I have been in the process of converting from the dead-end Windows Home Server product to a FreeNAS server for my home NAS. I was trying to replicate the same sort of set up that WHS had for user directories. In WHS, there was a share called "Users" and under that share there were various user directories corresponding to each user account. I thought it would be pretty simple to replicate that same behavior to allow users to simply attach to \\nas-server-name\Users in Windows, and then navigate to their own user folder. What follows is how I achieved this, as well as a problem I fought with for a while that prevented certain users from connecting via CIFS.
First, I started off the process by installing FreeNAS to a USB stick, added a few disks in the server, plugged in the USB stick and booted up. I performed basic config for the networking, and admin account passwords, and turned on the CIFS service.
Next, I created a some user accounts for my wife and myself, and then one for my son. The primary group for each of these accounts was the same as the user name. Also, I made sure to create these accounts with the same username as the username each person uses on their computer to login. This will just help simplify things later on when they go to attach to the shares. I then created a group called "parents" for my wife and myself, and then created a group called "users" that everyone was part of.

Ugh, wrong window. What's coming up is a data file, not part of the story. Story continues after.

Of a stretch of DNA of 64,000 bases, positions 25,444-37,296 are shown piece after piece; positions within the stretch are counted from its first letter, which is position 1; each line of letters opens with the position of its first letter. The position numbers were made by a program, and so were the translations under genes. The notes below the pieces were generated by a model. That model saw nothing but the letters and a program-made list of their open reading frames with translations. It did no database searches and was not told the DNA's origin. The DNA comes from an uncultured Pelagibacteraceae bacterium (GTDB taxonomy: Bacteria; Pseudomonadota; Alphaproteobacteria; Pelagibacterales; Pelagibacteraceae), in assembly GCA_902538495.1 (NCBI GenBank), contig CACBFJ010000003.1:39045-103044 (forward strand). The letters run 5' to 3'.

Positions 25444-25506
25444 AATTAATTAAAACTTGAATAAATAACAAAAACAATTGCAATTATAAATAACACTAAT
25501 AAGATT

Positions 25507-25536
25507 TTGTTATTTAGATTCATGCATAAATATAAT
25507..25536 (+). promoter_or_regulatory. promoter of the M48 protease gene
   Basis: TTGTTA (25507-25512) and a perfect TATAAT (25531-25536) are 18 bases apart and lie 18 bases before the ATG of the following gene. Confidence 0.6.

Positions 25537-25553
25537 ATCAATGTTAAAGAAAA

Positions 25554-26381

I then created a ZFS RAID-Z set with all the disks I had added to the server. I then created a ZFS volume called "main" which was the root of my RAID-Z set and set the owner to "nobody" and group to "parents" with read, write, and execute permissions for the owner and group. I then proceeded to create ZFS datasets underneath the main ZFS volume for each of my share points. I did this because this would allow me to set size limits on each share type to control disk usage. For each dataset that I only wanted my wife and I to access, I set the owner to "nobody", and the group to "parents". For the Users share, though, I set the group to "users". I also created additional datasets under "Users" for each user to be able to set per user directory quotas, setting the owner to the user for that dataset, and the group to "parents" for all of them.
|The "main" volume, and the ZFS datasets below that volume|
|The "incorrect" permissions on the main volume.|
Once I changed the permissions on the "main" volume to allow "Other" to Read and Execute, my son was able to login, and could only go down to his own user directory to work with his files. My wife and I could see and manipulate everything on the NAS, which is exactly what I was striving for.